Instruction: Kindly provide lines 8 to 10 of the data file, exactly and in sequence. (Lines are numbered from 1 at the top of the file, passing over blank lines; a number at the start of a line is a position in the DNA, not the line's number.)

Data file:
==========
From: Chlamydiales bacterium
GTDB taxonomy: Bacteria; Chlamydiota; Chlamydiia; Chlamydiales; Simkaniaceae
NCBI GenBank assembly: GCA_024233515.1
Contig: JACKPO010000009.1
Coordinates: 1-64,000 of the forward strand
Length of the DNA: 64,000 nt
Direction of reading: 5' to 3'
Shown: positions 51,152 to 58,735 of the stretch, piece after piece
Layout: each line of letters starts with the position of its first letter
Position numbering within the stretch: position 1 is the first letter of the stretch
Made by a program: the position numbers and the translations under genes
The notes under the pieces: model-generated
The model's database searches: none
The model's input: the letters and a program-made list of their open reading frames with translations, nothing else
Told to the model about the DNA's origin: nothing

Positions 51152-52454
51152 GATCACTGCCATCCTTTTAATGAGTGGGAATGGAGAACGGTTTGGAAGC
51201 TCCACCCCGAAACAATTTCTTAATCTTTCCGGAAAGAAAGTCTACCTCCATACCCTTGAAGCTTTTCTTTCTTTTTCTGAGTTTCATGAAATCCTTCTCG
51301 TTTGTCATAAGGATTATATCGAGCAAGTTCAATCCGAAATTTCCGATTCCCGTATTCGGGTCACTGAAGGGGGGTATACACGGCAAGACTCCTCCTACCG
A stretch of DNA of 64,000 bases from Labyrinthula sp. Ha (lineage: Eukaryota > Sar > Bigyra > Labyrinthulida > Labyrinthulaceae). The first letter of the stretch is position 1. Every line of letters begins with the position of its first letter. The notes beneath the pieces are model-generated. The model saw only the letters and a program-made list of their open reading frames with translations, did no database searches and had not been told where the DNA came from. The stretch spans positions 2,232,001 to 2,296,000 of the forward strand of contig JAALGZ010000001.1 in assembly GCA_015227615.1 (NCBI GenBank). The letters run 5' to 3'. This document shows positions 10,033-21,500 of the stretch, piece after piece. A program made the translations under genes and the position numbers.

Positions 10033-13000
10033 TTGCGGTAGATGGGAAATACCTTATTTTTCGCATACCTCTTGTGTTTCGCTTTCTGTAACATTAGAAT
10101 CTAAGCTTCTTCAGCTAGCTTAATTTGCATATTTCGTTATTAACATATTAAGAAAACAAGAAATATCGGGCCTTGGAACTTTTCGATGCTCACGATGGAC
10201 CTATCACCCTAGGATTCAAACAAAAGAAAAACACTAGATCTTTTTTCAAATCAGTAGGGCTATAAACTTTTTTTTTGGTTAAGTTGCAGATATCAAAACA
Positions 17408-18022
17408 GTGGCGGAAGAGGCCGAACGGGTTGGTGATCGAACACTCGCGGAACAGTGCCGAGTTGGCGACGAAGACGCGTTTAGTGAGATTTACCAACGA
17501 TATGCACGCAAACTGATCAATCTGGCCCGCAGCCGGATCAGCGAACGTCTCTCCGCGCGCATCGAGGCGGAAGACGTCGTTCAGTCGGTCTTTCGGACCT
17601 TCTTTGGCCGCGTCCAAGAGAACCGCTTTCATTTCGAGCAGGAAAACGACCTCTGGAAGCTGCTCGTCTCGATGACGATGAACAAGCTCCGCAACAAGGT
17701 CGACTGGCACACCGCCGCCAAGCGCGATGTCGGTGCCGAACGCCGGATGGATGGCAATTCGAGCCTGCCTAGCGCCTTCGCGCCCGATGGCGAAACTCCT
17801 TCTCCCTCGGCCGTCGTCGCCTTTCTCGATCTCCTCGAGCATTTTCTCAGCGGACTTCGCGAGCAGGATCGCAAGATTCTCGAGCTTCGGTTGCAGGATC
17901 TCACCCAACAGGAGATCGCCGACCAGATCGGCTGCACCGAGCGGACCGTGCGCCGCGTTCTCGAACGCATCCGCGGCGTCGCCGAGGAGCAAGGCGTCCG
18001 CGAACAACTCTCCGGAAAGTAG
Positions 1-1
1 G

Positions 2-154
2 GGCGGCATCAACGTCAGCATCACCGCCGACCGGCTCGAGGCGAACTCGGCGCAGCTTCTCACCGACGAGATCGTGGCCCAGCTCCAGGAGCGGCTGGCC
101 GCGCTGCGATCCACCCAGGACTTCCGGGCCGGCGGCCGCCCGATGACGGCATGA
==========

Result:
Shown: positions 51,152 to 58,735 of the stretch, piece after piece
Layout: each line of letters starts with the position of its first letter
Position numbering within the stretch: position 1 is the first letter of the stretch